This post will come in three parts. First I'll try to give an idea of what the environment was like when trilobites were around, then I'll explain what exactly these things were, and finally I'll tell you how you can go find one for yourself (and how to do so responsibly)!
|The head of a trilobite, covered in mud 515 million years ago and hidden until it was pulled out of the rock this fall. What was the world like when these things dominated the waters?|
The earth is a dynamic place. From the buzz of an insect's wings to the growth of an acorn into an oak, it seems that there is something interesting happening at every timescale humans are capable of monitoring, yet we know we're missing out on much more when we visit a museum and see the tarnish gathering, like age itself, on ancient weapons and jewelry. Things happening on this scale, centuries to millennia, are already beyond our direct observation, but we can still connect them with the chain of recorded history produced by our ancestors—They are not completely alien to us.
Walk into another wing of the museum however, and you're completely out of your depth. The thread of human history unwinds about 6,000 years ago into frayed, wispy fibers and there is no recorded thought that reaches back more than 40,000 years, to be quite generous. Imagine a race of human-like beings that experienced those 40 millennia as a single year of their impossibly long lives; only then can we even begin to see the real fluidity of our planet. At this scale, the equivalent of a century-old being could witness our full evolution from furry, arboreal apes to thinking, upright humans, while a few generations would be able to notice the motion of the continents. If these long-lived versions of ourselves followed a similar historical arc to scale with ours, the extinction of the dinosaurs would coincide roughly with the founding of their Catholic Church (Which would immediately split into warring factions over the issue of whether the dinosaurs went to Heaven). Within the realm of record, but clouded by age, even to these creatures the dinosaurs would be ancient history!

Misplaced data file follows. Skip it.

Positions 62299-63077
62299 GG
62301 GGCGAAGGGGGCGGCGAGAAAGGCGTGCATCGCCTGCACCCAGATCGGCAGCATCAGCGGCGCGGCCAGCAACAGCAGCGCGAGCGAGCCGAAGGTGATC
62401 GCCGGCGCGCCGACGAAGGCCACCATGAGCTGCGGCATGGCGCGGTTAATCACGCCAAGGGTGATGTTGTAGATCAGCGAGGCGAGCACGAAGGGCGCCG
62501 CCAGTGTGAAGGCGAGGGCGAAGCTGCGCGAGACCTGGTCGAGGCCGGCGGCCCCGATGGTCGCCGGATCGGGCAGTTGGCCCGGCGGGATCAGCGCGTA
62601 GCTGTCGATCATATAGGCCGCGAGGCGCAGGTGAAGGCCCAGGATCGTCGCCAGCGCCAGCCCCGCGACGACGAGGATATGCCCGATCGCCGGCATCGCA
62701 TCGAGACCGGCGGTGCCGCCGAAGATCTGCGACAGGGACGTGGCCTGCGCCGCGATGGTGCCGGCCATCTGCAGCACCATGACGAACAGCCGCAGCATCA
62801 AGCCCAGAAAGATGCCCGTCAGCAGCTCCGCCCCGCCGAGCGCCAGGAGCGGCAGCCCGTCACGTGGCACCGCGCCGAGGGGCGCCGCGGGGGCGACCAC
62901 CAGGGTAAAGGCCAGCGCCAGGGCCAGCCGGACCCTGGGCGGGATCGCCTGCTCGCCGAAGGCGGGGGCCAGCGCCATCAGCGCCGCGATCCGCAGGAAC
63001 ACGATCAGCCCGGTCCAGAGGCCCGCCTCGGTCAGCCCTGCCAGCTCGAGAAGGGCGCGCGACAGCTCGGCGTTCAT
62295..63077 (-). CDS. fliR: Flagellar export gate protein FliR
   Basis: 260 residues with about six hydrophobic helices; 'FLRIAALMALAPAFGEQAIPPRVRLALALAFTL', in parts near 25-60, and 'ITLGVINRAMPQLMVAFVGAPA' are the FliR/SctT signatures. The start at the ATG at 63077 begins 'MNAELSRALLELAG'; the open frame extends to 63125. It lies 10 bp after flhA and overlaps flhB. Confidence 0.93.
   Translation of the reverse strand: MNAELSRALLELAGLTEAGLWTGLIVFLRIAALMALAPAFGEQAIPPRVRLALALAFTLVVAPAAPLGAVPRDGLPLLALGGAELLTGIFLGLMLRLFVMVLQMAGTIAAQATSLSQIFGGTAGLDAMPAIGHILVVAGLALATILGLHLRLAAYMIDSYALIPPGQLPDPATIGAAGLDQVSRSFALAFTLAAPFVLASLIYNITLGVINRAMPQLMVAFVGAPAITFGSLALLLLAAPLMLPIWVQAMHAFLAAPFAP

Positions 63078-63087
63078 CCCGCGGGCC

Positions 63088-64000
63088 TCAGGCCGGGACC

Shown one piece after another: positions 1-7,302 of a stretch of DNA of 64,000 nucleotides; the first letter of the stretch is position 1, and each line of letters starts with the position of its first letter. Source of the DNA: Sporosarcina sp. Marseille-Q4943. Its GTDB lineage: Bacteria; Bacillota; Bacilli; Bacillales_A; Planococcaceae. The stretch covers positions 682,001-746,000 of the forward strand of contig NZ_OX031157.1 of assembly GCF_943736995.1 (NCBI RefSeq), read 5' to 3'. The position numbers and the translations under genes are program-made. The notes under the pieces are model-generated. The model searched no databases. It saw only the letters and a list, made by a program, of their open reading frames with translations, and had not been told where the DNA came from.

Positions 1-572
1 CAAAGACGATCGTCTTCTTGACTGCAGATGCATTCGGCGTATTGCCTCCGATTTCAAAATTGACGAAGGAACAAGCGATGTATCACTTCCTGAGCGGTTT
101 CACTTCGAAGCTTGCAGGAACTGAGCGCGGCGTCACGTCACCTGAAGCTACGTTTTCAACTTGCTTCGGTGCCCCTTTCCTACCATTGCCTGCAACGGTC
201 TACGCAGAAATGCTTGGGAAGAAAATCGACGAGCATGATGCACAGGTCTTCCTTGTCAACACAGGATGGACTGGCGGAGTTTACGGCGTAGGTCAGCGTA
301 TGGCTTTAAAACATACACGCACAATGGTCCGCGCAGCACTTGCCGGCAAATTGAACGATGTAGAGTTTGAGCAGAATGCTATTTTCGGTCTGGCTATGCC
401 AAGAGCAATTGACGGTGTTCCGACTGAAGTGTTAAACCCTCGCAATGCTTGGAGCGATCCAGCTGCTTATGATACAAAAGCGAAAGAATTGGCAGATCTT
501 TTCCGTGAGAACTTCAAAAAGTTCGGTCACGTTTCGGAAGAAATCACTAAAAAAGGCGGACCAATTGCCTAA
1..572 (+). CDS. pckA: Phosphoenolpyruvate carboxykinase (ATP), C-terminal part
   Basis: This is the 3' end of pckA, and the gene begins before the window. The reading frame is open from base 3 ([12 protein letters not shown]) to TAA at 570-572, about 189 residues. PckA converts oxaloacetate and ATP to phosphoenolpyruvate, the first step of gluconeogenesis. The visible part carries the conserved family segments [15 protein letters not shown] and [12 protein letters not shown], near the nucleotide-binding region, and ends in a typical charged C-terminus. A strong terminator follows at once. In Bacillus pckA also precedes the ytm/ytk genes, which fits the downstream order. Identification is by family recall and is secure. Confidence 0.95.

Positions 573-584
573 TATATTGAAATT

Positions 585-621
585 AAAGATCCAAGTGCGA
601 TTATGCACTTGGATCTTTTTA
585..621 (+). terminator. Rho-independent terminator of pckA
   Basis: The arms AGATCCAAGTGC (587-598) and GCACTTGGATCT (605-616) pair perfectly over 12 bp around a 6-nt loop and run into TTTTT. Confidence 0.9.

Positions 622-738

The oldest scrolls and tablets of their history would record the first mammal-like reptiles' appearance at the dawn of the Triassic period. Their development of agriculture would coincide with the appearance of the first tetrapods, 400 million year-old, newly-legged, near-fishes that would give rise to amphibians and, through them, all reptiles, mammals, and dinosaurs (including birds). Beyond that, this ancient culture would be essentially as devoid of historical reference as we are of life during the last Ice Age, so that even they would have to extract clues to the dawn of multi-cellular life from their equivalent of cave paintings and pottery fragments. The fossil record serves us nearly as well, and so at this point we are finally on near equal-footing. It is this period of time to which the trilobites belong: The ancient history of the ancients.